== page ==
If you know that you write Mary-Sues, it is you assignment to create a few flash characters for RPs or a fanfiction. Just start writing. You don’t have to show them to anyone, they just have to be. Remember that you won’t be completely original, and that’s fine. Take parts of a couple of random and non-relating characters, throw them together, give them a new name, and go.

 

So what about a flash villain? Well, honestly the best parts of villains is that you don’t know a lot about them. It’s sometimes hard to write a good villain if they exist first (although this is a good way to get either poor or great villains). Instead, start with your hero, then you can do two things 1) make the villain be someone who can stop the hero by being strong against the hero’s weaknesses. 2) make the villain a variation on the hero.

 

Type one is essentially an Iago, a person who is able to get the hero where it hurts. Iago is well trusted, but also manipulative. He’s able to get Othello thinking his wife is cheating on him. The character doesn’t have to be manipulative, in fact Iago is far and away the best villain ever written, so much so that I don’t suggest trying to write anything like him. It will pale in comparison. Ironically, the closet modern correlation is the Joker from The Dark Knight. This is ironic because the Joker is also our next example.

 

Type two makes me think of Batman and the Joker. In one of the Tim Burton Batmans, Batman (in human form) complements something in a woman’s home. Later the Joker breaks in and complements the exact same thing. Batman is a great hero because he’s only about two degrees away from the villains. The DK Joker is both a type one and two because he recognizes this matter of degrees, and his similarity to Batman (no sane man dresses in costume and beats people up). He also tries to poke Batman in his weaknesses to force him to admit the similarity.  Again, this is a once in a generation (or maybe a century) type character, don’t try to write it. If you do create the next Iago or Joker it’ll happen, but not if you try and force it.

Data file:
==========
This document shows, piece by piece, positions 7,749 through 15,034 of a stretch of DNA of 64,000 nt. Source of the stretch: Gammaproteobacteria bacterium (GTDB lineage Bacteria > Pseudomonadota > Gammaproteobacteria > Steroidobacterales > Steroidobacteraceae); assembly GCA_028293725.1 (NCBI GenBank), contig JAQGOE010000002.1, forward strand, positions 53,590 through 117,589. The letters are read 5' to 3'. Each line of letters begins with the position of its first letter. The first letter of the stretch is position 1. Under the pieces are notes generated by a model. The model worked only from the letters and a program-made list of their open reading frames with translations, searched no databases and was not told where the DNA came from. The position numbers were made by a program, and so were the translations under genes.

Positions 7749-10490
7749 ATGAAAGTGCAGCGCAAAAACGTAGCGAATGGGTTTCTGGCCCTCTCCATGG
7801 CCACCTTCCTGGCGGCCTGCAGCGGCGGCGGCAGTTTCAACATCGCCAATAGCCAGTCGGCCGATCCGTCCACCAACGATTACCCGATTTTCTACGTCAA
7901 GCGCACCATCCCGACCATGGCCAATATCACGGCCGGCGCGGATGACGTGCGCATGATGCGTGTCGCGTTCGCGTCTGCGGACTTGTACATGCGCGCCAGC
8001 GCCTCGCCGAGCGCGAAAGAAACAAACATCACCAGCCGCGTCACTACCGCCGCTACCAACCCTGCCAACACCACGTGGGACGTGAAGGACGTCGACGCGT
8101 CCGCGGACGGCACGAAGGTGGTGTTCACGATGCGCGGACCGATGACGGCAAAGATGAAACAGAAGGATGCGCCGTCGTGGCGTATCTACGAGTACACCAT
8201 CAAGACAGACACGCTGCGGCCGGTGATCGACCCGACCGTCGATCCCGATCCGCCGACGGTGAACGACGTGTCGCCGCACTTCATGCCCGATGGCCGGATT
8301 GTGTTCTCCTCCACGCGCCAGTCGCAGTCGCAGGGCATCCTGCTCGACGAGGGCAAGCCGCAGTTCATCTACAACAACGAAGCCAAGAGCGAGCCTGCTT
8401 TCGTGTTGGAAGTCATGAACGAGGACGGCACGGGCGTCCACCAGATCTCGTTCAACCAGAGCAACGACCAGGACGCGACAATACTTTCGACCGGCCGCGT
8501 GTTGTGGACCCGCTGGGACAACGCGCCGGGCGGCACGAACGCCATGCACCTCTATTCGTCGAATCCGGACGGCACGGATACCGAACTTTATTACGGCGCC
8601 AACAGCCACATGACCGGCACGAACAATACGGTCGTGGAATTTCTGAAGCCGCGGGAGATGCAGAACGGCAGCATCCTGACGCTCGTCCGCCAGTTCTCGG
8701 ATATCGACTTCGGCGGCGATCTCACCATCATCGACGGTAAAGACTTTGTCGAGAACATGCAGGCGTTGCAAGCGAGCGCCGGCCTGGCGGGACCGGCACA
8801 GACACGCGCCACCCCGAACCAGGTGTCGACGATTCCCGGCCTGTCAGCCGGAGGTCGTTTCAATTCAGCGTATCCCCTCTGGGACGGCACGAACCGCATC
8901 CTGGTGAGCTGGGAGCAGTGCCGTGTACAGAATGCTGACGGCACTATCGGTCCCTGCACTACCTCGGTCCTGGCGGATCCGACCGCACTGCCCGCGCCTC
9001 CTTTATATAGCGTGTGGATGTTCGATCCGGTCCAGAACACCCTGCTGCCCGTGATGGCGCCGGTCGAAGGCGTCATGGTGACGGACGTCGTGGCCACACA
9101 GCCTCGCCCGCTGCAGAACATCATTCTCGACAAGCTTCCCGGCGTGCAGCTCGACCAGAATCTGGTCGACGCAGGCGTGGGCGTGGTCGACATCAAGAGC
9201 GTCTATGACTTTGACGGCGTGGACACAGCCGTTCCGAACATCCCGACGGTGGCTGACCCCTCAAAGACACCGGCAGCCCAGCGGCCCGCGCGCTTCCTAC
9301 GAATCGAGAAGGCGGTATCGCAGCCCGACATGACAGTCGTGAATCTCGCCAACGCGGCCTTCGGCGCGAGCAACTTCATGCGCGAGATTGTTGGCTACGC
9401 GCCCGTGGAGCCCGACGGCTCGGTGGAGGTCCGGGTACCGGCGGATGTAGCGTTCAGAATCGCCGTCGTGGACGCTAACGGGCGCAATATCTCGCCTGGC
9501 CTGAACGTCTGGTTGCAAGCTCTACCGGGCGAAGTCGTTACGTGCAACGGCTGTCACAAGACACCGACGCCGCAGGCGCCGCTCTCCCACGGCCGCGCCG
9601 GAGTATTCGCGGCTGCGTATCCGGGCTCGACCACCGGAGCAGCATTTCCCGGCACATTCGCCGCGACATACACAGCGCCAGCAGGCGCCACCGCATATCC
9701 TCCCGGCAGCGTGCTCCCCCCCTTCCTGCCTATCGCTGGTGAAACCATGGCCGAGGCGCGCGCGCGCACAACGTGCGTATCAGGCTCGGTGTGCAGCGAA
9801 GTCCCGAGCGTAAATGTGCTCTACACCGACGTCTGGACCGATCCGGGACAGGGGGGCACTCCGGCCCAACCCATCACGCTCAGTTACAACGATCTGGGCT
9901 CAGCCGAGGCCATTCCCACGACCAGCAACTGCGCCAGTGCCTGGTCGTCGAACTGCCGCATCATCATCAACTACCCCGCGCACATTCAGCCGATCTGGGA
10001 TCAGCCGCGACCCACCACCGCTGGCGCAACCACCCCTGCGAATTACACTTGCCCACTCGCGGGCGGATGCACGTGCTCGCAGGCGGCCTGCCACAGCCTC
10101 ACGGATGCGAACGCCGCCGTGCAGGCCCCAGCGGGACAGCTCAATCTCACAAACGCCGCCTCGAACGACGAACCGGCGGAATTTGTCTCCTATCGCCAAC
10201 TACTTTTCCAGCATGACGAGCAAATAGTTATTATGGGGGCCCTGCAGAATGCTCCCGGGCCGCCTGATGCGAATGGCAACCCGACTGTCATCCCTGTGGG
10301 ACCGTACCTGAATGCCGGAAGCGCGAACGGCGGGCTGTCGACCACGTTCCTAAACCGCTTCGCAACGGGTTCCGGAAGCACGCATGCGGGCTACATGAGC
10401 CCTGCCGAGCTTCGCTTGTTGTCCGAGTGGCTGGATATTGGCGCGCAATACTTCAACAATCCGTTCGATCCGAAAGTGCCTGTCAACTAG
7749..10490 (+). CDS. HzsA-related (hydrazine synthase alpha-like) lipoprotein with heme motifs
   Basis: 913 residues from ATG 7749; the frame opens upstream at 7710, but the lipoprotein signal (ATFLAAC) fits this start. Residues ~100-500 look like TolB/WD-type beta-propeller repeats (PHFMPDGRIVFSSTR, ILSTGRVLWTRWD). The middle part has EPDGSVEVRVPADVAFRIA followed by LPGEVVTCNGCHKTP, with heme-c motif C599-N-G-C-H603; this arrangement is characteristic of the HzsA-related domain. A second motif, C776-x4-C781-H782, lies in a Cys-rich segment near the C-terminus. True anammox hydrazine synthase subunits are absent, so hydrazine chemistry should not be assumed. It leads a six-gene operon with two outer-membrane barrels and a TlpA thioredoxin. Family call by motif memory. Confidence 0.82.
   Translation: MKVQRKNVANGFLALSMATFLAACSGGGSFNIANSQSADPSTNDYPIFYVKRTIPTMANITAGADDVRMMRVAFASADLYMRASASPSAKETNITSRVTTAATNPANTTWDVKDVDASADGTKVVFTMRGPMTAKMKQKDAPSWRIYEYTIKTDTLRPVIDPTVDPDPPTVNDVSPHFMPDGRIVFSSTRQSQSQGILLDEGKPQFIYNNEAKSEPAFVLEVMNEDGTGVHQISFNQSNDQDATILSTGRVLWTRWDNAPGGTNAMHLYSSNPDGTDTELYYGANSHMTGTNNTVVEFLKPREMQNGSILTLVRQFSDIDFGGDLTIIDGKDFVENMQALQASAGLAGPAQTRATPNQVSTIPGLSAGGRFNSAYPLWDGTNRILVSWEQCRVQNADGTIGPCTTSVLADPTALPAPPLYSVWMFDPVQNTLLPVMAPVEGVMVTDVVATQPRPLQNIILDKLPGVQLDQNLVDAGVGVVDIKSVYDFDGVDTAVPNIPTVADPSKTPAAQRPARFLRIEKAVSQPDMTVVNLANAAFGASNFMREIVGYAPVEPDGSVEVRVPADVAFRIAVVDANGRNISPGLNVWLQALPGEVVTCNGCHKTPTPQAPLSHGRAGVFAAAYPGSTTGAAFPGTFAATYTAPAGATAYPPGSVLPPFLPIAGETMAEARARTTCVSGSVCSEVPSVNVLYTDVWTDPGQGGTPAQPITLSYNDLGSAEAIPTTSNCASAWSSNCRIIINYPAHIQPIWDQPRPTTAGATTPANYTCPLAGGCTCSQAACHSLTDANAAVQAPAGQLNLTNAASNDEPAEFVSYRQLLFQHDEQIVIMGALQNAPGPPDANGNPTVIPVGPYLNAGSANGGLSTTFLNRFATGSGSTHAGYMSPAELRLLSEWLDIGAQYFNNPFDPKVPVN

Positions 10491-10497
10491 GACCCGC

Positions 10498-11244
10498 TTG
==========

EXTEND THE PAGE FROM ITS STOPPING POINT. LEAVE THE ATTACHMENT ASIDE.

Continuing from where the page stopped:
So what do you? You have your hero, and you figure out what are his weaknesses. You either make a character who specifically poke those weaknesses (whether they mean to or not), or you create a character who is very similar to the hero, but just a little different. Wilhelm is a type two. He’s similar to Jasper, but he takes Jasper’s dislike of people and general meanness about ten steps farther.

 

Now, I suggest RPing to do this, because it’s a great way to get instant feedback and it’s okay to mess up. To do this I’d suggest trying to do more than the standard one-word-sums-it-up idea (Band, Highschool, Doctor, Slave, etc). I normally do one on ones, and really only romances, but I like epics a lot as well. So I’m going to list a few ideas I’ve tried before, and you can run with them as well.

 

  1. 1.       A writer has one (or more) of their characters come alive.  There’s a fun bit of meta with this, but I don’t like writing writers, it’s really uncomfortable for him.
  2. 2.       A bad man wishes on a star, and then the star falls and says she’s there to grant him all his wishes. This one I’m still doing. I saw it as someone else’s idea, but they were looking for a pure-hearted person to make the wish… which I think would be boring.
  3. 3.       A Cheerleader is secretly in love with a nerd.
  4. 4.       A Witch and Witch Hunter fall in love.
  5. 5.       A princess from an isolated country has to go on a quest with an outsider so she can save her father.